Tagged: Tefnut

Tefnut is a significant deity in ancient Egyptian mythology and cosmology. She is often associated with moisture, moisture-bearing winds, dew, and rain.


Tefnut is one of the earliest Egyptian deities. According to the Heliopolitan creation myth, she and her twin brother Shu were the first deities created by Atum, the sun god and the primeval deity of the Ennead of Heliopolis. Atum either spat them out or, in some versions, created them through masturbation.


Tefnut’s name is related to the root “nft” which means “to spit” or “to moisten,” relating her to watery elements. She’s often considered the goddess of moisture or wetness.


In art, Tefnut is often depicted as a lioness or as a woman with a lioness’s head, representing her fierce and destructive aspect. She can also be seen as a woman with the head of a snake. On her head, she often carries the solar disk and the uraeus, the rearing cobra symbol of royalty and divine authority.

Her association with Shu

Tefnut and her brother Shu, the god of air, are often inseparable in mythological contexts. Together, they represent the space between the earth and the heavens, with Shu holding up the sky (represented by their daughter Nut) and keeping it separate from the earth (represented by their son Geb).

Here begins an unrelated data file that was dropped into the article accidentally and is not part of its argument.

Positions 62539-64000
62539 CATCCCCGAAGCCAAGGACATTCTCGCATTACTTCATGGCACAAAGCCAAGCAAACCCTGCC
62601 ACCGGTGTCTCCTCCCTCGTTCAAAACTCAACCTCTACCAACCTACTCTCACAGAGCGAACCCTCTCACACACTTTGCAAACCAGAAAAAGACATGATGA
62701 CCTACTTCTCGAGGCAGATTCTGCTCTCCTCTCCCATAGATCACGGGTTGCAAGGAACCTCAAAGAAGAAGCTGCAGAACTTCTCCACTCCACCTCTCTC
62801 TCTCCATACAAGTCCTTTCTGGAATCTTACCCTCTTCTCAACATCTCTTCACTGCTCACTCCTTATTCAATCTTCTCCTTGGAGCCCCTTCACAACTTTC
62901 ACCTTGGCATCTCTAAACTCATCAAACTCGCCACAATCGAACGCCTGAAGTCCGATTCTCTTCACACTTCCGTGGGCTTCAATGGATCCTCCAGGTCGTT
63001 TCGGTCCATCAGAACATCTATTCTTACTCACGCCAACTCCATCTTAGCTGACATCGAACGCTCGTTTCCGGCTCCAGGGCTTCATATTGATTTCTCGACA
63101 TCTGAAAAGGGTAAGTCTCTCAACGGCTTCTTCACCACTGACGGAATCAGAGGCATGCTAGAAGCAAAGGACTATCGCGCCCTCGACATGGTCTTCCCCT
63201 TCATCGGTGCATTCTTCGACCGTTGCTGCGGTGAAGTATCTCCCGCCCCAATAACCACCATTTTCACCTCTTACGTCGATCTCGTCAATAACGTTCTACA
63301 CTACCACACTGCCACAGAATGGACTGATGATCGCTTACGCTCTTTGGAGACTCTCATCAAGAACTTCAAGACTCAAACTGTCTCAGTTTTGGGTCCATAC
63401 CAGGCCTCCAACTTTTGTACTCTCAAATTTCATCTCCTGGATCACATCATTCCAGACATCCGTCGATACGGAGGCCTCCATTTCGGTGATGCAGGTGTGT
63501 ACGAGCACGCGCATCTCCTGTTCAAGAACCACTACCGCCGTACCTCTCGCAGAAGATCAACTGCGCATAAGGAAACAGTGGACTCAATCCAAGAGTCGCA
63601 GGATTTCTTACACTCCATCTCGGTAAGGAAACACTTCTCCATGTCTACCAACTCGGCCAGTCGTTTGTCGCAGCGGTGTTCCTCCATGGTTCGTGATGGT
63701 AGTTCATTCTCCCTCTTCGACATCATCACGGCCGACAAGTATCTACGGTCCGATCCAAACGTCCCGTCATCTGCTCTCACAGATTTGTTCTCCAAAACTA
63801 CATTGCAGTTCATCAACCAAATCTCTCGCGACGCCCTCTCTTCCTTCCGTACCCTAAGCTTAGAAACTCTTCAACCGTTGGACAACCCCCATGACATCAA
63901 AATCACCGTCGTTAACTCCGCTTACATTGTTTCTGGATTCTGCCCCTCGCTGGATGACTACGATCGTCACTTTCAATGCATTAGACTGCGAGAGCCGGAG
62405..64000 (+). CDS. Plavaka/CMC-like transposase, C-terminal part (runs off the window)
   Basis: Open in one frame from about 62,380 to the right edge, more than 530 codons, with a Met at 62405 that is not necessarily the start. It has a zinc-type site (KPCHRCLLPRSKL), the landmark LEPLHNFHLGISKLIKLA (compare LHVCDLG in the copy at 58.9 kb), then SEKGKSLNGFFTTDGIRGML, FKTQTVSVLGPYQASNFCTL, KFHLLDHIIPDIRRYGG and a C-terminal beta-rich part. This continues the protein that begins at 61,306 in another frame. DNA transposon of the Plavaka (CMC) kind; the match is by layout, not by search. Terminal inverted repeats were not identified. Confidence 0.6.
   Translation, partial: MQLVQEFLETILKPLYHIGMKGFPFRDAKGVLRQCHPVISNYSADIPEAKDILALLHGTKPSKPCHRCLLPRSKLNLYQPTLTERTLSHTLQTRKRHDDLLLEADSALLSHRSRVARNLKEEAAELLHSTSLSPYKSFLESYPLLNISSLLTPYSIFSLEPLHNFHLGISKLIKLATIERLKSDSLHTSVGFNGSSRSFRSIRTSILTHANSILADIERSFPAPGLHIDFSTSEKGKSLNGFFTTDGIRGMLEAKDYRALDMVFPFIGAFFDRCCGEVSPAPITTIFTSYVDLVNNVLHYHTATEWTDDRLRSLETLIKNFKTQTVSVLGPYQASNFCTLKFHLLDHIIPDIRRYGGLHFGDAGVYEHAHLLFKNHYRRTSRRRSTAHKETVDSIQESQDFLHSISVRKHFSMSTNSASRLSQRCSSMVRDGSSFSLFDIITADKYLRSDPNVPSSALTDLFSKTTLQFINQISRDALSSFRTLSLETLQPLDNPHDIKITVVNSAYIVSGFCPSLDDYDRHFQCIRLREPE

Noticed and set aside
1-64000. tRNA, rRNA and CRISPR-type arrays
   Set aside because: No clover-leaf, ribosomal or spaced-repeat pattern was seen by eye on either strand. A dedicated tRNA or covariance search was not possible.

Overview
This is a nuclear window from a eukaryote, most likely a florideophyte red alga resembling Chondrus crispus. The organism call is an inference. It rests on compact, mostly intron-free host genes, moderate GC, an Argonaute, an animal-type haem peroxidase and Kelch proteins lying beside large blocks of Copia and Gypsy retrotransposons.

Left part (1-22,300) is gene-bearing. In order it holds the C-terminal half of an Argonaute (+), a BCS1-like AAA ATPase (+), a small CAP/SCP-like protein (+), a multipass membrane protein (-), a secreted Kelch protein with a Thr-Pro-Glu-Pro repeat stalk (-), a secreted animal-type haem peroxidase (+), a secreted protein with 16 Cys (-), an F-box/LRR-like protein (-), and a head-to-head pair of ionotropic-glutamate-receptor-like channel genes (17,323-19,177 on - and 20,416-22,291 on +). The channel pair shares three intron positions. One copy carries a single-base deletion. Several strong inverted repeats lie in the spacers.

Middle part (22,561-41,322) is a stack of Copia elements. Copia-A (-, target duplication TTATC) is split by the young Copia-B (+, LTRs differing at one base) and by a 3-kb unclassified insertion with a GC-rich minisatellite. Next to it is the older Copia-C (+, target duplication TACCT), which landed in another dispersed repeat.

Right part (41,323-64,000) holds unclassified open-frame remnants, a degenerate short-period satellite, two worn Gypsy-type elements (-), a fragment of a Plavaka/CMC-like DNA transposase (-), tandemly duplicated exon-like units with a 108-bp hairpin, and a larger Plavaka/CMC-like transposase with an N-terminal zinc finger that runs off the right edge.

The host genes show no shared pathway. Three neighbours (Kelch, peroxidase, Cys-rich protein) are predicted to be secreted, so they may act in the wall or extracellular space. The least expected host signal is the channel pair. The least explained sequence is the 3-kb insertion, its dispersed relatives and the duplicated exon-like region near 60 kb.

Myth of the Distant Goddess

In one famous myth, Tefnut, angered or upset, retreated to Nubia, leaving Egypt without moisture, causing a drought. Her father, Atum, sent the god Thoth to persuade her to return. Upon her return, she brought a great flood, ending the drought. This myth is symbolic of the cyclical nature of the Nile’s flooding and the return of moisture.

Cult and Worship

While not as widely worshiped as some other major Egyptian deities, Tefnut was honored in various temples, especially in Heliopolis and Leontopolis, where she was worshiped in her leonine form.